sesshomaru (173381) | more than 7 years ago | (#17528208)

Re:Dominoes Pizza? (1)

geminidomino (614729) | more than 7 years ago | (#17535522)

A college town + no condoms...

Yeah, THIS will end well... stupid bastards...

Re:Dominoes Pizza? (1)

Ingolfke (515826) | more than 7 years ago | (#17530696)

By non-standard do you mean something like Brian Mitchell + Wanda Barzee + Elizabeth Smart?

This is not censorship. (0)

MaWeiTao (908546) | more than 7 years ago | (#17528134)

Imagine Dominoes Pizza deciding it objected to the theme of Brokeback Mountain and told the Academy Awards to remove it.


That's a poor analogy. It would be like Domino's pizza objecting to a movie that glorified the two kids who went on a rampage at that school. And I would fully expect that such a movie would be pulled from such a competition.

People like to throw around the term censorship, but it's really only censorship if the government is involved. A private entity has every right to screen whatever they want. Why is it improper for them to have decided they don't want that RPG included in their competition. It isn't, just like the creator of Flow had every right to protest by pulling out of the competition.

I tend to be fairly open-minded, but I can't help but get the distinct impression that the creator of that Columbine RPG created that game for the sole purpose of being controversial. He want to get a rise out of people and hopefully get their 15 minutes of fame by being offensive. He seems to try to make the game seem more profound than it actually turns out to be. He could have explored the motivations of those two kids in a more thought provoking manner. He could have been just as shocking but far less offensive. However, people go for shock value because it's easy. I frankly think it's an amateurish way of getting attention.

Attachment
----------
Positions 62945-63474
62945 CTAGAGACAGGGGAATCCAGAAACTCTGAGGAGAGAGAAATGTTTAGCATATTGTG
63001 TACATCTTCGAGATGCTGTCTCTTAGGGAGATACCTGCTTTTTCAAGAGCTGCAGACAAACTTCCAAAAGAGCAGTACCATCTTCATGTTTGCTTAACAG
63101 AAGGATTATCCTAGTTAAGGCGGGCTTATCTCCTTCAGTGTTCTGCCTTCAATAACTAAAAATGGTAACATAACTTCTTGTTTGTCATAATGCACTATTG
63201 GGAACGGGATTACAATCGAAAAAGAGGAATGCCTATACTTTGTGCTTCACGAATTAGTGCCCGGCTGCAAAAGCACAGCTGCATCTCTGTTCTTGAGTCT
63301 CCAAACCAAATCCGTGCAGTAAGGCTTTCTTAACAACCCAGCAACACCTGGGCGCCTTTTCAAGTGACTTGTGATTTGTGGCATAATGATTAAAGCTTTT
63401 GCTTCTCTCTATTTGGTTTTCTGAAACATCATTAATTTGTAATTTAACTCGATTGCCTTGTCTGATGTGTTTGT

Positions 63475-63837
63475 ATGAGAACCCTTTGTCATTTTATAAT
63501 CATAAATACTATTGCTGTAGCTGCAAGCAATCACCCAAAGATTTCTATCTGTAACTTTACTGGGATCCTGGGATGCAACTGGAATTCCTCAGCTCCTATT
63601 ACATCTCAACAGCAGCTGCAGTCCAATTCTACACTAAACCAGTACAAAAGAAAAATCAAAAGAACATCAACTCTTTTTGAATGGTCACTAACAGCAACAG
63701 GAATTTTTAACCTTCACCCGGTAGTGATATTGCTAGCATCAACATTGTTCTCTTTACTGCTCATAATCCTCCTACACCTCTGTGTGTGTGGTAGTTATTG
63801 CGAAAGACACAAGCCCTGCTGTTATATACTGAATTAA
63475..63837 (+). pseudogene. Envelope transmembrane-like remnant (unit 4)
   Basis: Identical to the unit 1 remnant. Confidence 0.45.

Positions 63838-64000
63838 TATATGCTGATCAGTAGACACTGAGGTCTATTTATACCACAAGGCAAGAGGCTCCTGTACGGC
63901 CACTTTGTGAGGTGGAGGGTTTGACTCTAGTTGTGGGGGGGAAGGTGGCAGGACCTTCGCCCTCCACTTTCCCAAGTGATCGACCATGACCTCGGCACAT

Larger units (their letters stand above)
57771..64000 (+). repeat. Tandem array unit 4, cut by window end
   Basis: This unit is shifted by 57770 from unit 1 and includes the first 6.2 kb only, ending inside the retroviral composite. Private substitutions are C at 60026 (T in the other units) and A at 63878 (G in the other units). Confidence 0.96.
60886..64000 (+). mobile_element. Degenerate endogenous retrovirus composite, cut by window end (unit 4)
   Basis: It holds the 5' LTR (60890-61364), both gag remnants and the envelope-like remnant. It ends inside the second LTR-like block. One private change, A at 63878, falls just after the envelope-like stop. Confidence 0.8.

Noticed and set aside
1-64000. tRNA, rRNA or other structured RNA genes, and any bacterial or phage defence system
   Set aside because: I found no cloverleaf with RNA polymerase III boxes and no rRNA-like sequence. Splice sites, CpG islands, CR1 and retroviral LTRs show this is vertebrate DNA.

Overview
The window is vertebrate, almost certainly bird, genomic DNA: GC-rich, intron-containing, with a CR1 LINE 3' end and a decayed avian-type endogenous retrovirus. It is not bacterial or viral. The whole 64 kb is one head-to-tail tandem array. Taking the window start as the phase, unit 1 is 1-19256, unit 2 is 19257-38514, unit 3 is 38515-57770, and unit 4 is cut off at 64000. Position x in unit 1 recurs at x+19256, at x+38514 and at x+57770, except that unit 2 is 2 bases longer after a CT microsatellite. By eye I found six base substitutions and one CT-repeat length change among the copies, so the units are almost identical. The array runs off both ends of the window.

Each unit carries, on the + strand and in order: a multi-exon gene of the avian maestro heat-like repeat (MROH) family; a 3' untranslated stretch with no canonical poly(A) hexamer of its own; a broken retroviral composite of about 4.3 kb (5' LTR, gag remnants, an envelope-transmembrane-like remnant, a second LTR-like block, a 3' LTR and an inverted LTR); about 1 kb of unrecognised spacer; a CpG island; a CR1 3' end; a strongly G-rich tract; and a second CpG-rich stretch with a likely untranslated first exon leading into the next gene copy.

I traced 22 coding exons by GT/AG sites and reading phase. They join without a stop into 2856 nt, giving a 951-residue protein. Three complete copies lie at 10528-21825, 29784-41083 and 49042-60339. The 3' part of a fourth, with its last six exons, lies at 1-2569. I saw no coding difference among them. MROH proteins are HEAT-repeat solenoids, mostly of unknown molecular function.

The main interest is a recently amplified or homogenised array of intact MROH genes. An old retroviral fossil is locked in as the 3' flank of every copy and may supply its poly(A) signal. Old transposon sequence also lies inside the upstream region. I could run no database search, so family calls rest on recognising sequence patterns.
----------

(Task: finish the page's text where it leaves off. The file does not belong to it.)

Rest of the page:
We don't just get to partake in free speech and that's the end of it. We're supposed to be responsible for what we do. But it seems most people have chosen to forget that part of the equation. Ultimately, at what point do you draw the line? What if I decide to make a game where the player is a rapist? The player earns experience by going around raping women and children. Or worse, how about a game where the player works at a Nazi concentration camp massacring innocents?

Regardless of whatever profound statement claim I'm trying to make should should that sort of crap be permissible? At what point do we decide a line has been crossed or do we just say that anything is fair game?

Like I said before, I'm fairly open-minded. I think the reaction to that hot-coffee mod was absolutely ridiculous, for example. And these political campaigns to stop offensive games are absurd. There's no substitute for proper parenting, although that's something sorely lacking in this day and age. Nevertheless, I do think there's a limit; there's a point when someone has really gone too far.